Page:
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Cultures et societes en Egypte et dans le monde arabe - Arab and Egyptian cultures and societies

Anti-Morsy protests bring hundreds of thousands together

Publié par Egypt Independent sur 1 Décembre 2012, 13:02pm

Catégories : #Egypte

Anti-Morsy protests bring hundreds of thousands together



Although it appeared less crowded than Tuesday’s million-person rally, Friday’s protests in Cairo’s Tahrir Square and elsewhere gathered hundreds of thousands.

Protesters demanded the revocation of President Mohamed Morsy's controversial powers and immunity from judicial oversight, which the president bestowed upon himself on 22 November through a constitutional declaration.

Protesters throughout Egypt’s squares also denounced the new draft constitution – which opponents claim has been rushed through by Islamist parties which dominate the Constituent Assembly.

“The people demand the fall of the regime,” and “depart” - slogans used against toppled President Hosni Mubarak last year during the 25 January protests – came back to the streets against the new regime.

The Egyptian Social Democratic Party hung up a large banner in Tahrir reading, “a constitution for Egyptians…Down with the unconstitutional declaration.” The Constitution Party hung up banners around the square reading: “No to the constitutional declaration. No legal immunity for the Constituent Assembly. No to the monopolization of power. No to a new dictatorship. No to the bloodshed of Egyptians.”

Bloodshed has been feared following calls by the Muslim Brotherhood to organize pro-Morsy rallies in the vicinity of Tahrir Square. A planned pro-president rally on Saturday was eventually moved to the Cairo University area in Giza. 

The founder of the Constitution Party, former Chief of the United Nations’ International Atomic Energy Agency, Mohamed ElBaradei took to a stage near Tahrir where he addressed a sea of protesters. “This is an uprising for our freedom and dignity, this is an uprising to protect our noble revolution. This uprising is taking place in squares across the country,” he told the crowd.  

ElBaradei spelled out his demands to Morsy and the ruling regime: to revoke the constitutional declaration, embark on a national dialogue with opposition forces, dissolve the current Constituent Assembly and to establish a new and representative one.

“We will utilize all peaceful means to resist the regime’s injustices, and to realize the goals of our revolution: Bread, freedom, social justice, and human dignity” said ElBaradei. In response, protesters chanted: “Bread, freedom, down with the Constituent Assembly.”

Following ElBaradei’s speech, a middle-aged protester took to the stage and shouted, “Just like we deposed Mubarak, we will bring down Morsy’s Constituent Assembly and his declaration; And if he refuses to do so then we will depose Morsy himself.” Responding to his riling speech, the protesters chanted “batil”, the Arabic word for “Illegitimate.”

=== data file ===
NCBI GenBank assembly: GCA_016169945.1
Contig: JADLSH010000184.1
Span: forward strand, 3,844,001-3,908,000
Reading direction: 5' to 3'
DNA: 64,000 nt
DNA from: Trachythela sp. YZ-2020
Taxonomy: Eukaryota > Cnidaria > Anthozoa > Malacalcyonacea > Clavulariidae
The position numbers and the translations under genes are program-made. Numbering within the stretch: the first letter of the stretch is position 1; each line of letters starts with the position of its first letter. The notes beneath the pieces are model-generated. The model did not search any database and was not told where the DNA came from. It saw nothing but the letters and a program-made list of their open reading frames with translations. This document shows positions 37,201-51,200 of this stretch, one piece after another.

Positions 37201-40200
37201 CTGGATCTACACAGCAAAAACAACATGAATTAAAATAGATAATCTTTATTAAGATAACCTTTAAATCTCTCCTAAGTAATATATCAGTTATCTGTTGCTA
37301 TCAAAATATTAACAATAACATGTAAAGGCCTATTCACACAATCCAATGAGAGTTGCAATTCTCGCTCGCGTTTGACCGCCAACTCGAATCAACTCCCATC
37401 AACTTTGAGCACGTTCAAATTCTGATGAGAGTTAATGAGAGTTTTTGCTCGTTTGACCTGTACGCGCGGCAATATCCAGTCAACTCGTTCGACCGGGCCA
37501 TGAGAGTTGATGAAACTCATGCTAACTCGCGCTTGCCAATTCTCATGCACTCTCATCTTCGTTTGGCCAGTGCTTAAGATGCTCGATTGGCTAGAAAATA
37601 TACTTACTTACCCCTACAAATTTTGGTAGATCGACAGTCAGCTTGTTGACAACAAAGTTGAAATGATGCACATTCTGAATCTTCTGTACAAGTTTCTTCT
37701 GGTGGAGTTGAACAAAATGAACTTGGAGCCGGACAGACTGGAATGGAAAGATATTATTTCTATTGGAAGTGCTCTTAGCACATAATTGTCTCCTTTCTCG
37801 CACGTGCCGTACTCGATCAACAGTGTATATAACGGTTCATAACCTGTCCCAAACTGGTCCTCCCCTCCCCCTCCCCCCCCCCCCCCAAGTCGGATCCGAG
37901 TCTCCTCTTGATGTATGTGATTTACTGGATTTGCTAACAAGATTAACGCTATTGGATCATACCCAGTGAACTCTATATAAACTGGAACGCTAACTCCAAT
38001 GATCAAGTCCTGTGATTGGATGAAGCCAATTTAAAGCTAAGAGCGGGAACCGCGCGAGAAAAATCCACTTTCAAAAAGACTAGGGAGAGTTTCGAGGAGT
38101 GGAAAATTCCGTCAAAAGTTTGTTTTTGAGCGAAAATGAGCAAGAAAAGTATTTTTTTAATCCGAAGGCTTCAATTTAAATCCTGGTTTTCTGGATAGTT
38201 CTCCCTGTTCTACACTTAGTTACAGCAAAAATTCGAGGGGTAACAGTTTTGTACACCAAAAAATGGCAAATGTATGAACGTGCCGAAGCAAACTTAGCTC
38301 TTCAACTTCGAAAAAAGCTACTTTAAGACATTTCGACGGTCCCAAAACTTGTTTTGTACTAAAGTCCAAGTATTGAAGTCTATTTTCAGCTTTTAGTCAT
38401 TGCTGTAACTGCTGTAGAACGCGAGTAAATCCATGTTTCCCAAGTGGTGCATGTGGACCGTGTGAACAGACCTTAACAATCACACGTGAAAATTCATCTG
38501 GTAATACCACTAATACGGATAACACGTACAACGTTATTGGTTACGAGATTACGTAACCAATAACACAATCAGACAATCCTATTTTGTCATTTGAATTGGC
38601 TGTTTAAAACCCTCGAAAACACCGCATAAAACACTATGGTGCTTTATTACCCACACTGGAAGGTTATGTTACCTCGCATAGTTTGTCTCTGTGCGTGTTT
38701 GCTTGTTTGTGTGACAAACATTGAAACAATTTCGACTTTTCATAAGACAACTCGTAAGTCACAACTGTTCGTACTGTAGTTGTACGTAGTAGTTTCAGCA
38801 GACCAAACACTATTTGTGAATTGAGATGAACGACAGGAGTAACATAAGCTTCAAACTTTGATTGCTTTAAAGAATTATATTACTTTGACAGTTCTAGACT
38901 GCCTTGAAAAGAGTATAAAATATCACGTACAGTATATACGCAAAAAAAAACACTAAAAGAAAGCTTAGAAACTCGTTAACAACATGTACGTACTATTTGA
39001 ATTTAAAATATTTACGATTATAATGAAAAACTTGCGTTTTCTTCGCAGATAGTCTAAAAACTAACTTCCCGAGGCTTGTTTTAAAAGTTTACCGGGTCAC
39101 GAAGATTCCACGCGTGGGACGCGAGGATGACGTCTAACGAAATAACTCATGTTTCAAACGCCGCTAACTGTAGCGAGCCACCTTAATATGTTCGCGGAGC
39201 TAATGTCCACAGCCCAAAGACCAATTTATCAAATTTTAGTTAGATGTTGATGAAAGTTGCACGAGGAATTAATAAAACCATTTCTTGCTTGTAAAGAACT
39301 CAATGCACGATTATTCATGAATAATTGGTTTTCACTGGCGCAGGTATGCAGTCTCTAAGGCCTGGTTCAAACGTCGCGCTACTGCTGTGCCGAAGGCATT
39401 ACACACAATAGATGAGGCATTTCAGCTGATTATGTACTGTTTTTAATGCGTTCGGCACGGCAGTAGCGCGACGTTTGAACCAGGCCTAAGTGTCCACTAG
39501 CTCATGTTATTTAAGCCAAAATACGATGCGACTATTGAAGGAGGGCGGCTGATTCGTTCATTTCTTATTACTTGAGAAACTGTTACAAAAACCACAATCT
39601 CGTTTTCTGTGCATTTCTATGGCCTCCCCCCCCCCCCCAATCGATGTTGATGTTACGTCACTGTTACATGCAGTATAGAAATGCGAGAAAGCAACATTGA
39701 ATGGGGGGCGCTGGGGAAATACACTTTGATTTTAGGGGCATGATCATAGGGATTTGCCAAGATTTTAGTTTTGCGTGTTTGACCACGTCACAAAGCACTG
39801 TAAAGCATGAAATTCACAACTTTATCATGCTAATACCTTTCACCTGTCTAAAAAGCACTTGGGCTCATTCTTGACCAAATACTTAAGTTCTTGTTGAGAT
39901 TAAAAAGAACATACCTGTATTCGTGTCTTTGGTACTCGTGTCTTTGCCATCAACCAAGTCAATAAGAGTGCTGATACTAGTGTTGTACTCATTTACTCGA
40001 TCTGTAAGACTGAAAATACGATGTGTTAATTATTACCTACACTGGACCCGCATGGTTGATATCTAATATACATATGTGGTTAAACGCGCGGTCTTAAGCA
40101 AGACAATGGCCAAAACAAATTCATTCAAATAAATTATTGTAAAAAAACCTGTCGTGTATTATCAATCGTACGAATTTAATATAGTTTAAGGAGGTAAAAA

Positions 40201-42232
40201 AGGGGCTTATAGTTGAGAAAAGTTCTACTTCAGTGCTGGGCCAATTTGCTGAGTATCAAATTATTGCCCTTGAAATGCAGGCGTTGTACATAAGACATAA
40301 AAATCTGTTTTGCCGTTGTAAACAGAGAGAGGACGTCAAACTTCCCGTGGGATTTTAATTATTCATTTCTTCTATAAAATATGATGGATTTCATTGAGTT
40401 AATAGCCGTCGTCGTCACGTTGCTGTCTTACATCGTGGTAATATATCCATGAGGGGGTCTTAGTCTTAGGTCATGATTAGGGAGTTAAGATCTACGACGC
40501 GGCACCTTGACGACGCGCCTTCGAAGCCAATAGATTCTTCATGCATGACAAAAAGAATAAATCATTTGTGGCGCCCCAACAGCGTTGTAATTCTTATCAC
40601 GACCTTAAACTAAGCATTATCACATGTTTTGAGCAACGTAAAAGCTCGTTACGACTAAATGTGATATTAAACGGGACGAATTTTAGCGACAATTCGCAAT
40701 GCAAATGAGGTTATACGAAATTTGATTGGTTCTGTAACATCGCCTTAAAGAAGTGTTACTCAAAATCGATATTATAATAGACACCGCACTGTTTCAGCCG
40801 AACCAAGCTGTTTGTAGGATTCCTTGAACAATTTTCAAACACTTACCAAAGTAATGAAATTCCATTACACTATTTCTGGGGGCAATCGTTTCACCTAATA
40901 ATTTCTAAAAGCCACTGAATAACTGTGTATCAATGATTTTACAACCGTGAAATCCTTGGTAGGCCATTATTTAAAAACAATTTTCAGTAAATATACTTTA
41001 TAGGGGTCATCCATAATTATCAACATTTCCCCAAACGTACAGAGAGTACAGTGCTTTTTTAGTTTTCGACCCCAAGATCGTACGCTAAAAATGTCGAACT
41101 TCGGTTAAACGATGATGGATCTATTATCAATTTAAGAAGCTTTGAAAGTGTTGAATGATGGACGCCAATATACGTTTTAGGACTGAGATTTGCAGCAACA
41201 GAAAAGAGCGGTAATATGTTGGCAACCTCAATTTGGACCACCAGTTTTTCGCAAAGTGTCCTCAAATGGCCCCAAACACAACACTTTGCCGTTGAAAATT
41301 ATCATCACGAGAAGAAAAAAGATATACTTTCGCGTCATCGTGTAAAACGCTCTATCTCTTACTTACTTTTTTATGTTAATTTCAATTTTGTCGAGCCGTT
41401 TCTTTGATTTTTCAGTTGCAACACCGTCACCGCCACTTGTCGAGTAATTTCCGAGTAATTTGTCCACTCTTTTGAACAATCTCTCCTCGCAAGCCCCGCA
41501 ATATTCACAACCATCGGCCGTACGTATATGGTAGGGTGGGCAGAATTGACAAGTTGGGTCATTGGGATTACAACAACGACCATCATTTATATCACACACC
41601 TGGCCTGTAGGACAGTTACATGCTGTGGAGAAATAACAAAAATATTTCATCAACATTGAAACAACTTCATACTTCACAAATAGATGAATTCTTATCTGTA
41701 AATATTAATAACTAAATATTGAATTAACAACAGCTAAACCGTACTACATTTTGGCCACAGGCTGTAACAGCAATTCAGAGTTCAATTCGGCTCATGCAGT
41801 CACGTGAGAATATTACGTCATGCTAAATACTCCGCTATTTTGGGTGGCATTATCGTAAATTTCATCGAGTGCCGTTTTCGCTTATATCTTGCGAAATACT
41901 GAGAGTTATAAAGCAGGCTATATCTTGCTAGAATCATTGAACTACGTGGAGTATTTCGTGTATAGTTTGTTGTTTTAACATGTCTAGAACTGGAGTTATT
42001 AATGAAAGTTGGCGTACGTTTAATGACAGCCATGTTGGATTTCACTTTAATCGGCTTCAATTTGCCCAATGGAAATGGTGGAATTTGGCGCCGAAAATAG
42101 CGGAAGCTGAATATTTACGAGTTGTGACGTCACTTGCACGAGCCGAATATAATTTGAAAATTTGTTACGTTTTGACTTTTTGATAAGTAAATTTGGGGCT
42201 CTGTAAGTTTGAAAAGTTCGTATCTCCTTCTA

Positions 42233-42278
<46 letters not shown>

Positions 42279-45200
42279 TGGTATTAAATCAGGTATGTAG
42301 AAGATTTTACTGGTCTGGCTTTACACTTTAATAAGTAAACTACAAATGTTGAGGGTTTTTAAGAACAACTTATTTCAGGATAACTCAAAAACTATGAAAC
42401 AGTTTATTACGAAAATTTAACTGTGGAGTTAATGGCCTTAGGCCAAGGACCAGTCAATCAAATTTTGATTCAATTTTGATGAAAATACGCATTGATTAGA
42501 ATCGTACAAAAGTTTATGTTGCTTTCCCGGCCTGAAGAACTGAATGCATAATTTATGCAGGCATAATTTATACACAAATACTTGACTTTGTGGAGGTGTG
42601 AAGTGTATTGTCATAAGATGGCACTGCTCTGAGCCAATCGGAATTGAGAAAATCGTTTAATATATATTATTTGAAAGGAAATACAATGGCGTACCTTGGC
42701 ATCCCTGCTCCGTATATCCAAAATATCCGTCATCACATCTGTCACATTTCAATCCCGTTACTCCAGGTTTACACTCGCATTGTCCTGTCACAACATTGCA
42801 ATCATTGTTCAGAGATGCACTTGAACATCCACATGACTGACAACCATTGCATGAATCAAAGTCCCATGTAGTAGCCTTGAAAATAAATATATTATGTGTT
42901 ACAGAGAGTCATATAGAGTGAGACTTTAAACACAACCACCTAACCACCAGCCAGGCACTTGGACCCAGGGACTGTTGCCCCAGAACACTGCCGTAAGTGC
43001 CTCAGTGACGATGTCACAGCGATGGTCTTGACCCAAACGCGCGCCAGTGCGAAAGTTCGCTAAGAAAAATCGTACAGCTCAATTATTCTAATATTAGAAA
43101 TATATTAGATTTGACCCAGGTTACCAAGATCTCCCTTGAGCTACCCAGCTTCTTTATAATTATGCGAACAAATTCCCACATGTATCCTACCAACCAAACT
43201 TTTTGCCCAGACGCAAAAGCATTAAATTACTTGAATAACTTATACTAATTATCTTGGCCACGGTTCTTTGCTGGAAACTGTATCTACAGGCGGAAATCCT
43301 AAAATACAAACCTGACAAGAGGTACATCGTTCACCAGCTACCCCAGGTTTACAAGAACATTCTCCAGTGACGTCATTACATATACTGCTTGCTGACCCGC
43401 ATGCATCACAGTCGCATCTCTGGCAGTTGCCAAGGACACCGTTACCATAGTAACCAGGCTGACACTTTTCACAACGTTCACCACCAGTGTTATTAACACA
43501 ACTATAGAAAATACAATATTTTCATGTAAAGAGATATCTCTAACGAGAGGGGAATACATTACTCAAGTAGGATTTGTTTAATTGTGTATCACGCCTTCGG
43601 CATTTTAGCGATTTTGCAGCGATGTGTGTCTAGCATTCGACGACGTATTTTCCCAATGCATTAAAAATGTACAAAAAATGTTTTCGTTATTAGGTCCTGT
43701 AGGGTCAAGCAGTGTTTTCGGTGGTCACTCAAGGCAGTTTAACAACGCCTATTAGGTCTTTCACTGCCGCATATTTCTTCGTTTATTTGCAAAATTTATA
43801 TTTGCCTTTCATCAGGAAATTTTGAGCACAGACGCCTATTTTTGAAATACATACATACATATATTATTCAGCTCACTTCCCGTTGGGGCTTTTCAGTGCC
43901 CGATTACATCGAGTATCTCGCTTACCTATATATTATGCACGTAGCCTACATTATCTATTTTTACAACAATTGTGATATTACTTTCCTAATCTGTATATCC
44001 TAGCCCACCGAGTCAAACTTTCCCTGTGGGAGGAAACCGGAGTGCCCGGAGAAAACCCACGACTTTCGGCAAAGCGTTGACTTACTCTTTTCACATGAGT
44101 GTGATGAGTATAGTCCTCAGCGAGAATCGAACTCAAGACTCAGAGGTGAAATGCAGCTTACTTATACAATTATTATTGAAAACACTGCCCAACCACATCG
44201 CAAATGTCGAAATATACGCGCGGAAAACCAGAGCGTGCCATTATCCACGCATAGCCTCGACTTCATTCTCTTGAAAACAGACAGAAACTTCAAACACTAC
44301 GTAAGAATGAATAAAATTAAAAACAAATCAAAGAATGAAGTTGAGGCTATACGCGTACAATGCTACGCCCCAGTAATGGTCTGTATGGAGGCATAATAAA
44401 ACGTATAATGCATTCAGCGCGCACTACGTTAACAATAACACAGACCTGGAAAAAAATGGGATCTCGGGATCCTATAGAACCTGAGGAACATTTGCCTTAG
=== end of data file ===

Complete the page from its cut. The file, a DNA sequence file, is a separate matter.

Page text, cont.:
Female activist Kareema al-Hefnawi addressed the massive crowd asking: “Did anybody understand any of Morsy’s excuses during his (televised) address last night?” The masses replied “No!” Hefnawi denounced Morsy’s constitutional declaration and described him as a tyrant. “Dictator, dictator… Morsy’s (downfall) is next in line,” chanted the female activist.

Judge Ashraf al-Baroudi then took to the stage and said, “A constitution which does not represent all Egyptians is not worth being drafted in the first place.” The justice added, “it is the people who are the source of all authorities, not the president. In the past the people were conditioned to fear the ruler; but today it is the ruler who will fear the people.”

Layla Marzouk, mother of the deceased activist Khaled Saeed, known as the “torture martyr” briefly addressed the audience declaring that she is neither interested in Morsy’s compensation money, nor his presidency altogether. Marzouk commented that she only wants justice for her son “and justice for all the other martyrs, and their families.”

Clashes that had been raging for several days between protesters and riot-police by the adjacent Simon Bolivar Square came to an end after security forces erected a second concrete barrier on a street leading into the square last night. Nonetheless, tens of young protesters climbed the barrier and chanted slogans against security forces deployed behind it. They shouted: “Filthy government, you sons of filth!”

Tens of tents have been pitched across the square and outside the Mugamaa complex, with many determined to escalate the pressure to push for concessions from the ruling regime.

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